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Wednesday, Oct. 8, 2008
Japan, U.S. biz leaders optimistic
In an apparent effort to check the slide in business sentiment in the face of the global economic crisis, Japanese and U.S. business leaders sounded an optimistic note Tuesday at the end of a two-day meeting in Tokyo.
"The Japanese financial system is in extremely strong shape since sorting out most of the bad loans of the past 10 years or so," Junichi Ujiie, chairman of Nomura Holdings Inc., told a news conference. "Although (the financial turmoil) will have some negative impact on the global economy, the Japanese economy will be little affected."
Other executives agreed.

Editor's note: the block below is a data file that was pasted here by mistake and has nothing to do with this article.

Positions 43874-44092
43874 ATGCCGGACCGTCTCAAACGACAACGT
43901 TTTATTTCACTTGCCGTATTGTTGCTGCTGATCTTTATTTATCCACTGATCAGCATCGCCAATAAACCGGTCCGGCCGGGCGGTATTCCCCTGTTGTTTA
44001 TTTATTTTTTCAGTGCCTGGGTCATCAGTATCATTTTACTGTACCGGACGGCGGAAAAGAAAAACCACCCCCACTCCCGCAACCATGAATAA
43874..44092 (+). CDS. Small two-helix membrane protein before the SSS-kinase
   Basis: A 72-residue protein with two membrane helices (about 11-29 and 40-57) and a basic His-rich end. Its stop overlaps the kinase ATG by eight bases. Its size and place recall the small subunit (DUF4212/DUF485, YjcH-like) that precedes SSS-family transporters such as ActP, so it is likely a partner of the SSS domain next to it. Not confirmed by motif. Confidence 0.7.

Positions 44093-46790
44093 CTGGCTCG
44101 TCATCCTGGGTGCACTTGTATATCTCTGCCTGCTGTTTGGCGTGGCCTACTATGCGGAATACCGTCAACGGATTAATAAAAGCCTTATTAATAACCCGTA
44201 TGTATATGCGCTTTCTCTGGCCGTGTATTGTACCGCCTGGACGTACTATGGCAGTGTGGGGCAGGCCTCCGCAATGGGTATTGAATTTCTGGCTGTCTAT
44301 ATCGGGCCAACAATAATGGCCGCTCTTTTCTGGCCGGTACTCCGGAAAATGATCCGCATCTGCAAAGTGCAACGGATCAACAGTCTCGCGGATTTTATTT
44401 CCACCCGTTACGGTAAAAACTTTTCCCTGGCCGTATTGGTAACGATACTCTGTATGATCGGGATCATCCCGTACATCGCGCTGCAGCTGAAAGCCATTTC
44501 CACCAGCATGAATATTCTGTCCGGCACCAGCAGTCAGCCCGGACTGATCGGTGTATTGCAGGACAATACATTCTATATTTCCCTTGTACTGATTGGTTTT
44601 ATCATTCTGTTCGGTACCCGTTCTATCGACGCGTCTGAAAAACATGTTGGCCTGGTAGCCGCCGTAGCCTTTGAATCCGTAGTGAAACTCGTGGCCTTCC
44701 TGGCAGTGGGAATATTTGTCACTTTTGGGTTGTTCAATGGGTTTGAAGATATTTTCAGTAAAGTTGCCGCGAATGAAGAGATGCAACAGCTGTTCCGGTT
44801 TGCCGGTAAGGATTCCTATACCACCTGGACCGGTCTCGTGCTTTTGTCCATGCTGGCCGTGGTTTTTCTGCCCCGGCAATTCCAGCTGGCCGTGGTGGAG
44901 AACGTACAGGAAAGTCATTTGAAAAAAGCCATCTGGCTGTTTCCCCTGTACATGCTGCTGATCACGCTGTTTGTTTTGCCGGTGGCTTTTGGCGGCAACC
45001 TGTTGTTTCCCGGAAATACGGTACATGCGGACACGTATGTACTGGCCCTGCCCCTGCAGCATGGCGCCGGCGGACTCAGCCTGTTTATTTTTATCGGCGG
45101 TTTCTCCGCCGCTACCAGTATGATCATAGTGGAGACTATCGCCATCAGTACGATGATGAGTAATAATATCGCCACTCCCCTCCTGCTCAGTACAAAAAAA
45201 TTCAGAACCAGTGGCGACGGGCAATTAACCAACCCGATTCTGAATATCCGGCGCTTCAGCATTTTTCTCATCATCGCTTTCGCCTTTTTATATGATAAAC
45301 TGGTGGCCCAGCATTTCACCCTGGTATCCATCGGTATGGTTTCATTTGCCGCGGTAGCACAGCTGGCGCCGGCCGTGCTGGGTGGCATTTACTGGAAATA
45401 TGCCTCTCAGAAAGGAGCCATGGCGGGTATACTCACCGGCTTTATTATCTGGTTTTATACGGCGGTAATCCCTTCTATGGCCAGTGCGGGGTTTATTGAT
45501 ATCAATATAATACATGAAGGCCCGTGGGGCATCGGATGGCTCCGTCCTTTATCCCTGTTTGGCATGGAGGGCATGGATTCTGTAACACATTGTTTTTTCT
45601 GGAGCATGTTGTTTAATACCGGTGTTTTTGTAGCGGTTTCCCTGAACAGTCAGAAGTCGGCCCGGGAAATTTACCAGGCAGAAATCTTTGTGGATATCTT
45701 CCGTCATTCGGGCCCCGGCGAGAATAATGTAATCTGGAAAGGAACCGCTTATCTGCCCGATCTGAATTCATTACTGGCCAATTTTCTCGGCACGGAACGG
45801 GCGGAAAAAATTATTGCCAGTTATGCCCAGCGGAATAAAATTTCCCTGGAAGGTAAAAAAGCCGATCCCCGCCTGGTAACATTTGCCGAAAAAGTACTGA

Jeffrey B. Kindler, chairman and CEO of pharmaceutical giant Pfizer Inc., said he was encouraged to see the world's central banks coming together to address the situation.
Hiromasa Yonekura, president of Sumitomo Chemical Co., predicted that U.S. housing prices will stabilize within a year and stock markets will settle down in three to four months.
Yonekura noted that emerging economies, especially China, remain strong, and that Japan has some bright spots as well.
"The Japanese economy has been notably resilient thanks to its world-beating energy efficiency," Yonekura said.
Though on the whole optimistic, the business leaders avoided Pollyannaism.
"The extraordinary developments originating in the U.S. credit crisis are heavily impacting all aspects of the U.S., Japanese and global financial markets," the leaders said in a joint statement.
They called for fundamental reform of the U.S. financial system, and urged Washington to act swiftly to resolve the crisis to minimize further domestic and global economic instability.